Ishant Sharma needs numerous stitches after suffering an injury to his bowling hand.

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Michael Bevan recently dissected India’s eight-wicket loss to New Zealand, explaining why Virat Kohli’s men lost the World Test Championship Final. The former Australian cricketer highlighted three reasons behind their defeat at Southampton.

Taking to Instagram, Michael Bevan posted a picture of a dejected Virat Kohli, sharing his three reasons in the caption.

Michael Bevan suggested the Indian team were short of match preparation in English conditions. Virat Kohli’s men played just one intra-squad game in the build-up to the World Test Championship Final, while New Zealand got up to speed with a two-Test series against England.

Highlighting another differentiating factor between the two sides, Michael Bevan pointed out how the playing conditions suited the Kiwi bowlers more. With rain a constant at Southampton, the dark and overcast conditions combined with the swinging Dukes ball made it ideal for the quicker bowlers.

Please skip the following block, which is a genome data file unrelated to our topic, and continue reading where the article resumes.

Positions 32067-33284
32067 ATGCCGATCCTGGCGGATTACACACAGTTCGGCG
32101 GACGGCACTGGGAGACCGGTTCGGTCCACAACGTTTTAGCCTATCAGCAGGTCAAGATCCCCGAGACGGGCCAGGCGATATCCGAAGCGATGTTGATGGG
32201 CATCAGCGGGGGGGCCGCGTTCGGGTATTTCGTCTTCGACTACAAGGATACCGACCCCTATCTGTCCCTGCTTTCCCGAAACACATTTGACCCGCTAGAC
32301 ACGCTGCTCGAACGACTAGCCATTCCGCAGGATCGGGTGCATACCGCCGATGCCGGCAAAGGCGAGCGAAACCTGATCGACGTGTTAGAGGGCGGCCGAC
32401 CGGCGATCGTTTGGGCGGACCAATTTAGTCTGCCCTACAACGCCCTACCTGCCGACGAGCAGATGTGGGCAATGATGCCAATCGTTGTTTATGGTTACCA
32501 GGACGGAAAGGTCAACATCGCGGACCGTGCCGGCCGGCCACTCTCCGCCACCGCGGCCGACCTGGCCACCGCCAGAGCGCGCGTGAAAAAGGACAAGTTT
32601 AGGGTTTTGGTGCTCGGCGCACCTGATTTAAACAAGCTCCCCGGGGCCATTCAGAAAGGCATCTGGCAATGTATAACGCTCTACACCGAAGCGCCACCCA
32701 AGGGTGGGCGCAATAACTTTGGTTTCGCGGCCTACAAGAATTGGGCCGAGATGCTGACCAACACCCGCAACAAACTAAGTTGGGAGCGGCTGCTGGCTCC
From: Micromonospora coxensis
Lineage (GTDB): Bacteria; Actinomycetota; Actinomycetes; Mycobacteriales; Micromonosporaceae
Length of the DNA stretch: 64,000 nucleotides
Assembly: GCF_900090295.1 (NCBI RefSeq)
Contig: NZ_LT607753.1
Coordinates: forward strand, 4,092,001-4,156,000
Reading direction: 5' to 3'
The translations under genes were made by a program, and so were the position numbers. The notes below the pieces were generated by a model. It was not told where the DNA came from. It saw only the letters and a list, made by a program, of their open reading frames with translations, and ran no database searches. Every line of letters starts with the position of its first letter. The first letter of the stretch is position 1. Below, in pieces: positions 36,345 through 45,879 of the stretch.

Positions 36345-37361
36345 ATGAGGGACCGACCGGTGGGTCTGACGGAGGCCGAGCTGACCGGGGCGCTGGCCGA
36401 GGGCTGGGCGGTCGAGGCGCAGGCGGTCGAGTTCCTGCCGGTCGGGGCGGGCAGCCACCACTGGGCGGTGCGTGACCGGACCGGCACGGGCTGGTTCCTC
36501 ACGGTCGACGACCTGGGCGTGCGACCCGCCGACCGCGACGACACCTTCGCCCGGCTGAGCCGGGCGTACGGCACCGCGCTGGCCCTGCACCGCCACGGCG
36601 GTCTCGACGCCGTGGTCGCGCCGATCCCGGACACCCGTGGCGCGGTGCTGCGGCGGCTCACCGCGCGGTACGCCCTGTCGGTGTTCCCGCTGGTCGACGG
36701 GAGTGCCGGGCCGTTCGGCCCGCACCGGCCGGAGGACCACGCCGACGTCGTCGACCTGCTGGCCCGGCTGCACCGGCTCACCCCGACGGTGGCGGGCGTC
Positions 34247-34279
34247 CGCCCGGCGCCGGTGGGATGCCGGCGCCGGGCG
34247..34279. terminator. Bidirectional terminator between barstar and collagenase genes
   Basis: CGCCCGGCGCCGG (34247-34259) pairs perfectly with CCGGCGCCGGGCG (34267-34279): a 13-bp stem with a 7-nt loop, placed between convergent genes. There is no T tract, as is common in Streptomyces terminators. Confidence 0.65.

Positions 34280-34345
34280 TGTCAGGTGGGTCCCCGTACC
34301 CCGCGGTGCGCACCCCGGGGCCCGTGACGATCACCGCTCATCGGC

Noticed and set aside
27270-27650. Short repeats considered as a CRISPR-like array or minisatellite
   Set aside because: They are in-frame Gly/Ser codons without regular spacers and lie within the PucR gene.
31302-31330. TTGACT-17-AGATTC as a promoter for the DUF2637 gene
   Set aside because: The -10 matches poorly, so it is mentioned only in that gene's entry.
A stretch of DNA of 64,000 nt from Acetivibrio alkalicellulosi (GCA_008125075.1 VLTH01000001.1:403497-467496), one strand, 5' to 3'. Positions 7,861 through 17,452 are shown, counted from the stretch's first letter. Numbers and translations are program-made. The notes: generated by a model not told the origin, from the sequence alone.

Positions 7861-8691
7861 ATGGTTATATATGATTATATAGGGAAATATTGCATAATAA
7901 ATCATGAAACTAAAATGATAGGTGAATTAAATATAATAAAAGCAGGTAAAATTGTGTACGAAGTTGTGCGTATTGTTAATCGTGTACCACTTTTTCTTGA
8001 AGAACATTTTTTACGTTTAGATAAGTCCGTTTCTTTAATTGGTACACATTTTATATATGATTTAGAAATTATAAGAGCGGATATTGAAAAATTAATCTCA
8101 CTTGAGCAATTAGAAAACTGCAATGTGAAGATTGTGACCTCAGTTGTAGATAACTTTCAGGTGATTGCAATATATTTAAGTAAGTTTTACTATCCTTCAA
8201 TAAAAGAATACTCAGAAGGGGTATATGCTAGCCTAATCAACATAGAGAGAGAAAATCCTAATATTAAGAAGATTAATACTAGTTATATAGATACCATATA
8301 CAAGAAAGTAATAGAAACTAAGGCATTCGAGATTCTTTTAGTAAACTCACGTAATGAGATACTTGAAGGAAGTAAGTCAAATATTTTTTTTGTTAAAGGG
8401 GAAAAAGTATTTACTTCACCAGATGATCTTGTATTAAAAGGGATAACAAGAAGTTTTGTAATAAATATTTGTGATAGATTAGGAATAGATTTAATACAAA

Having already adjusted to the conditions, the New Zealand pace battery extracted much more out of the wicket, while the Indian bowlers were guilty of bowling a tad too short. The pace-friendly conditions also meant New Zealand were ideally placed with their all-out attack, while India were caught out as they played two spinners on a track that didn’t offer much turn.

Michael Bevan highlights the final reason behind India’s loss

The 51-year-old also pointed out how the turn of events on the final day put India on the backfoot. With a lead of just 32 and India two wickets down already, many experts felt an Indian win was out of the equation at the start of Day 6.

Some disciplined New Zealand bowling combined with a few careless shots by Indian batsmen meant they were bundled out for 170, with the Kiwis chasing down the target with minimal fuss.

Looking back at India’s batting collapse, Michael Bevan wrote how the match situation, where India didn’t have much chance of a victory, may have put extra pressure on the batsmen.




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